Thank you, Mr. President. I would like to express our appreciation to you, Mr. President, and to the delegation of Gabon for organizing today's debate on this important issue. I'd also like to thank Deputy Secretary Magiro for her comments and presence today, and Mr. Costa and His Excellency, Mr. Sylvain-Goma for their remarks.
Mr. President, every year, thousands of conventional arms worth millions of dollars flood illegally into every conflict zone in Africa, despite Security Council arms embargoes. These ongoing weapons flows mean many thousands of deaths, millions of displaced persons and refugees, and billions of dollars spent on humanitarian assistance and emergency relief aid. The numbers are heartbreaking: UN-generated data suggests that conflicts fueled by the illicit arms trade have left an estimated 14 million refugees homeless worldwide and 26 million people internally displaced.
The instability and insecurity born of these conflicts are massive obstacles to development. We all understand that Africa is harmed
disproportionally by these trends. Of the 20 countries that experience the lowest levels of human development, all but one of them are in Africa-and more than half of these countries have been shaken by significant levels of violence since 1990. One stark example is the Democratic Republic of Congo, where the transfer of arms into the eastern DRC fuels a terrible conflict and threatens stability in the Great Lakes region. Indeed, a vicious cycle of underdevelopment and insecurity in Central Africa and elsewhere stokes conflict and illicit arms flows-and that, in turn, can thwart well-intentioned governments and international actors working for progress.
Mr. President, to stem this tide of illicit arms, we must not only strictly observe and enforce UN arms sanctions regimes; we must also rigorously implement other international or regional instruments, as well as national export controls on arms flows to embargoed regions in Africa. Moreover, we should consider which controls are appropriate for arms transfers to conflict zones not subject to Security Council sanctions.
The United States is particularly proud of our extensive and rigorous system of export controls.
We engage and assist other states-both bilaterally and through multilateral organizations and regimes-to raise their standards and to prohibit the transfer of capabilities to rogue states, terrorist groups, and groups seeking to unsettle regions. Conventional arms transfers are a crucial national security concern for the United States. We have always supported effective action, based on the highest standards of responsibility, to control the international transfer of arms.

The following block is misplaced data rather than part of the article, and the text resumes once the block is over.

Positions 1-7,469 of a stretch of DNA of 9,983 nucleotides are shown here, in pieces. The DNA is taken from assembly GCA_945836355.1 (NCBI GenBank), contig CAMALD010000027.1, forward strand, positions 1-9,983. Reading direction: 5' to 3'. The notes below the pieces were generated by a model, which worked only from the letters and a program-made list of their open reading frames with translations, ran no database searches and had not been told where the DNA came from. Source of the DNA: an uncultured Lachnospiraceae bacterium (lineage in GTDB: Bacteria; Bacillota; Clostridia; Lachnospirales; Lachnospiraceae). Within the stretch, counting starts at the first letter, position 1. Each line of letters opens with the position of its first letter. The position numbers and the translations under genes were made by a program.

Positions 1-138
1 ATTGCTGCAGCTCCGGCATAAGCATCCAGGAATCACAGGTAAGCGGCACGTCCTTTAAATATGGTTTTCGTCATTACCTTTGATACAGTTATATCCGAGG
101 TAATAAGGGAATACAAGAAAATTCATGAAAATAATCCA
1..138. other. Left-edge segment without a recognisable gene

Indeed, we face questions of both law and responsibility here. Legal but reckless international transfers often fuel the illicit arms trade. For this reason, the United States voted in the General Assembly last fall to support a strong and robust Arms Trade Treaty. We will actively support ATT negotiations as long as the ATT Conference takes its decisions by consensus. This is necessary to ensure that all countries can be held to standards that will improve the global standard, to ensure the widest possible support for the Treaty, and to avoid loopholes that may be exploited by those wishing to export arms irresponsibly.
My government is also dedicated to combating the illicit trafficking of small arms and light weapons through support for destroying stockpiles of surplus, poorly secured, or otherwise at-risk weapons and munitions.
Since 2001, the United States has funded the destruction of more than 1.3 million small arms and light weapons, more than 50,000 tons of ordnance, and nearly 32,000 man-portable air-defense systems in over 38 countries around the world-including six of the 11 member states of the UN Standing Advisory Committee on Security Questions in Central Africa.
Mr. President, the illicit arms trade hurts African countries disproportionately, but this issue should be a source of global concern.
Illicit small arms can intensify and spread regional conflicts; and the linkages among arms trafficking, narco-trafficking, terrorism, and organized crime are very real.
In the most basic sense, traffickers are traffickers: narcotics traffickers, for instance, may very well use their established routes
and networks to traffic in weapons or humans should the situation present itself.
Given the stakes here, my government is particularly pleased to be participating this June in the Fourth Biennial Meeting of States to consider the implementation of the Program of Action to Prevent, Combat, and Eradicate the Illicit Trade in Small Arms and Light Weapons in All its Aspects. We join Chairman-designate Ambassador Macedo in noting that this meeting is crucial to helping lay the foundation for a successful review conference in 2012.
Thank you, Mr. President.
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